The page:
The overwhelming emphasis on the representation of the body asks us to look more closely and critically at assumptions of the body in the ways in which we teach and perform dance. Following this, perhaps more productive curatorial strategies can emerge.
Ways of Seeing to Recover the Relational Body
jackï job: Most dancers feel that their technique makes them feel safe and capable, even becoming a measurement of their worth. With reference to my class, which introduced principles of Butoh, one dancer mentioned how the exercises “made space for deep introspection and observation.” Yet, it also made them feel extremely anxious and physically uncomfortable. This is interesting, as you and I were talking about the relational body and how Western dance shapes the body very specifically, dictating a particular form that has to be safeguarded and upheld. As my methodologies have no obvious Western point of reference, they are often described as requiring no physical technique, yet, somehow, deeply impress on both conscious and unconscious levels. I often talk about the body as having multiple centres—a dancer I worked with referred to pain radiating out from the sides of their body, as if they are unconsciously becoming aware of their peripheries.
Rolando Vázquez Melken: Maybe what you do in your pedagogy is uncover other forms of being in a body, instead of treating the body as representational, or merely a technical body, an anatomical body. If you could provide some detail on the principles or techniques that you use in teaching, such as the body with multiple centres, the peripheral gaze, and the sensing of corners, then we can begin to unravel that search for recovering a relational body that has been erased or disabled by the normative anatomical body. Which body lies under the pretended certainties of representation?
jj: I define technique as the body’s ability to manifest what the mind is imagining. One of the Butoh principles I use is related to how we see. It aims to find multiple eyes all over the body, as well as develop a sense of their peripheral vision. The exercise begins with closed eyes, and a sense of looking into the corners. My next prompt would be to peer around the corner and allow the body to follow that intention. After a short while, everyone opens their eyes minimally to prevent them from bumping into things. Usually, everyone moves very uneasily and feels unfamiliar sensations in the body. I then relate the term “seeing” to 1) having vision, and 2) to understand. By extension, therefore, as soon as we start looking peripherally, we begin to understand things that are not directly in front of us. We begin to relate to things that are not obvious and are reminded that it merely requires a shift in our focus to make this connection.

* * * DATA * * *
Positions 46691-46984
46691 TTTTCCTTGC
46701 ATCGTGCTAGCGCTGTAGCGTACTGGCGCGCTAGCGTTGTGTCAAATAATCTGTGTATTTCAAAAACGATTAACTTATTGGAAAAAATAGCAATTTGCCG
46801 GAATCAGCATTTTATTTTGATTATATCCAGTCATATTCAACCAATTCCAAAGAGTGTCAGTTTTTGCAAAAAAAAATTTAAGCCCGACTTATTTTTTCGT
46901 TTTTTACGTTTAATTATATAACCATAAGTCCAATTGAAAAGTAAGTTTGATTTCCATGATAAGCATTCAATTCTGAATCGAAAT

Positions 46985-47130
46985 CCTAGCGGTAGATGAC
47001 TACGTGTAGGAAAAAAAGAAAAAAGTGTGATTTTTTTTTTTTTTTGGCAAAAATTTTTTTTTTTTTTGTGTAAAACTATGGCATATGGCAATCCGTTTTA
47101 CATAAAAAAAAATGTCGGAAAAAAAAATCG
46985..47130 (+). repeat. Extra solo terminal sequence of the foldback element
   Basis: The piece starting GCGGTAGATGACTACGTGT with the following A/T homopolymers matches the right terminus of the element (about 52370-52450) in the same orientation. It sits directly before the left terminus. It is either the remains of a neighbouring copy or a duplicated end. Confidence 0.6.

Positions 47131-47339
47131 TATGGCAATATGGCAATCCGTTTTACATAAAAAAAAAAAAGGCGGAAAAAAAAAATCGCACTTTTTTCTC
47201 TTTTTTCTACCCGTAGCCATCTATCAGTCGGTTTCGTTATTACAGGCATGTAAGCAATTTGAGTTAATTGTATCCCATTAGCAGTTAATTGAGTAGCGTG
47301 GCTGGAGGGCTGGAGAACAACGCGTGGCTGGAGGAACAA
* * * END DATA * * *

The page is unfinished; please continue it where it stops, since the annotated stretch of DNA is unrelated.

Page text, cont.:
On reflection, participants are often aware of multiple sensations, as well as a measure of discomfort. At this point, I mention the importance of tension, and how states of attention necessitate tension. If the tension between two different parts pulling away from each other is released, they collapse on each other and their difference is not noticed. Difference and the importance of moving through tension thus becomes important. Philosophically, we need to think through things differently to understand and see the world differently. And then, for me, we begin to develop a technique that manifests deep connections between the imagination and the body, and pays attention to the multiple lateral connections that lie in between. But of course, these exercises merely tickle the surface. I have been getting frustrated as people sense the difficulty of sustaining principles of difference, tension, and peripheral vision. This kind of work requires endurance, and that, I believe, frightens people.
RVM: One of the most important methodological principles of decolonial thinking is coming from Black feminism and has to do with positionality. In a way, positionality is a response to the claim of abstraction of the dominant position of enunciation; the self-centred and sovereign self. How can we accept being placed in bodies without position? How can we live a life of separation and indifference. I am thinking about this abstract body that is just a form and a representation, and not the body that is in position, or, in relation to others and to the multiple selves. It seems like this practice in your teaching of transforming the ways of seeing of the body and going beyond the central gaze and opening other forms of perception into the multiple eyes has to do with the idea of the multiple self that Maria Lugones speaks about.